Original Research

The utility of uric acid assay in dogs as an indicator of functional hepatic mass

J. M. Hill, A. L. Leisewitz, A. Goddard
Journal of the South African Veterinary Association | Vol 82, No 2 | a40 | DOI: https://doi.org/10.4102/jsava.v82i2.40 | © 2011 J. M. Hill, A. L. Leisewitz, A. Goddard | This work is licensed under CC Attribution 4.0
Submitted: 10 April 2011 | Published: 11 April 2011

About the author(s)

J. M. Hill, Department of Companion Animal Clinical Studies, Faculty of Veterinary Science, University of Pretoria, Private Bag X04, Onderstepoort, 0110 South Africa., South Africa
A. L. Leisewitz, Department of Companion Animal Clinical Studies, Faculty of Veterinary Science, University of Pretoria, Private Bag X04, Onderstepoort, 0110 South Africa., South Africa
A. Goddard, Department of Companion Animal Clinical Studies, Faculty of Veterinary Science, University of Pretoria, Private Bag X04, Onderstepoort, 0110 South Africa., South Africa

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Abstract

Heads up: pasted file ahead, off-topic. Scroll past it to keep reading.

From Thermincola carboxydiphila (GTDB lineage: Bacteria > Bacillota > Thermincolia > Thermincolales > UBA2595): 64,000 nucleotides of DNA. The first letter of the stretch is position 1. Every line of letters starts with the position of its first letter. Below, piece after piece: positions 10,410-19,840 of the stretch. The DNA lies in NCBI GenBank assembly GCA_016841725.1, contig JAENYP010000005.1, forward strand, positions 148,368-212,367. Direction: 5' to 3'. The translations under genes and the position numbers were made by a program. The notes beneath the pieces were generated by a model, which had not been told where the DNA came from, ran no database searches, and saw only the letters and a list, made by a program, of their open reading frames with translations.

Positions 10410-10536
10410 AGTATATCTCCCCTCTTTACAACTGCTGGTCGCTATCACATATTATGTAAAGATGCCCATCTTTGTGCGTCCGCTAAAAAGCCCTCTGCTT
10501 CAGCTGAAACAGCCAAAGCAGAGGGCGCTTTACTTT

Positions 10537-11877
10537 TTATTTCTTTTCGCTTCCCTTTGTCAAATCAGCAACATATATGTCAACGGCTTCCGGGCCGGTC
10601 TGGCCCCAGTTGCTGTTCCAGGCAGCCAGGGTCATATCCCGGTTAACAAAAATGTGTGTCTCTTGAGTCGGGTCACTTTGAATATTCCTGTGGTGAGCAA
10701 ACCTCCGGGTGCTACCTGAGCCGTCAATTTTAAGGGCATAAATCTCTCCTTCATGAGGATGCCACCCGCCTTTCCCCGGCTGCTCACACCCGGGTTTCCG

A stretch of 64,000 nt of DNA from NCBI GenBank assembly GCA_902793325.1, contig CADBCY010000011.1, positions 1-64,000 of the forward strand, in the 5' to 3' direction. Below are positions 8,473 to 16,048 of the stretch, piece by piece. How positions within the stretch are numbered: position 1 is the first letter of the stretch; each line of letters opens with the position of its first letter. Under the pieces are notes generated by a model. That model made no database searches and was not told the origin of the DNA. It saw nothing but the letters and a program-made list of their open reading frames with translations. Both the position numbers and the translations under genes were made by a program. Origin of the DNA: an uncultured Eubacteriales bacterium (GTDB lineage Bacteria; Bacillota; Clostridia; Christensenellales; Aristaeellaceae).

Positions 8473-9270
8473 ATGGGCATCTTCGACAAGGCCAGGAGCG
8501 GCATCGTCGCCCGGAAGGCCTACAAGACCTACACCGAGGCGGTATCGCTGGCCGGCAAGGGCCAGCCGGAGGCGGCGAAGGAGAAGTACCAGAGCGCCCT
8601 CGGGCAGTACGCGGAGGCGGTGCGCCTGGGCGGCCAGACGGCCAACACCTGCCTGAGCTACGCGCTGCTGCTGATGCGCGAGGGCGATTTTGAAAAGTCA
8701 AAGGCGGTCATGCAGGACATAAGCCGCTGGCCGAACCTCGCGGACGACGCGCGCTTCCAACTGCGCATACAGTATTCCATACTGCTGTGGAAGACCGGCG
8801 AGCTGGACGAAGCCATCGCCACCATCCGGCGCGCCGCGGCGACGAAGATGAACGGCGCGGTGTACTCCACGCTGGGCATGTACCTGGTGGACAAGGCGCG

Uric acid was used as a test for liver disease before the advent of enzymology. Three old studies criticised uric acid as a test of liver function. Uric acid, as an end-product of purine metabolism in the liver, deserved re-evaluation as a liver function test. Serumtotal bile acids are widely accepted as the most reliable liver function test. This study compared the ability of serumuric acid concentration to assess liver function with that of serumpre-prandial bile acids in dogs. In addition, due to the renal excretion of uric acid the 2 assays were also compared in a renal disease group. Using a control group of healthy dogs, a group of dogs with congenital vascular liver disease, a group of dogs with non-vascular parenchymal liver diseases and a renal disease group, the ability of uric acid and pre-prandial bile acids was compared to detect reduced functional hepatic mass overall and in the vascular or parenchymal liver disease groups separately. Sensitivities, specificities and predictive value parameters were calculated for each test. The medians of uric acid concentration did not differ significantly between any of the groups, whereas pre-prandial bile acids medians were significantly higher in the liver disease groups compared with the normal and renal disease group of dogs. The sensitivity of uric acid in detecting liver disease overall was 65% while the specificity of uric acid in detecting liver disease overall was 59 %. The sensitivity and specificity of uric acid in detecting congenital vascular liver disease was 68%and 59 %, respectively. The sensitivity and specificity of uric acid in detecting parenchymal liver disease was 63%and 60 %, respectively. The overall positive and negative predictive values for uric acid in detecting liver disease were poor and the data in this study indicated uric acid to be an unreliable test of liver function. In dogs suffering from renal compromise serum uric acid concentrations may increase into the abnormal range due to its renal route of excretion.

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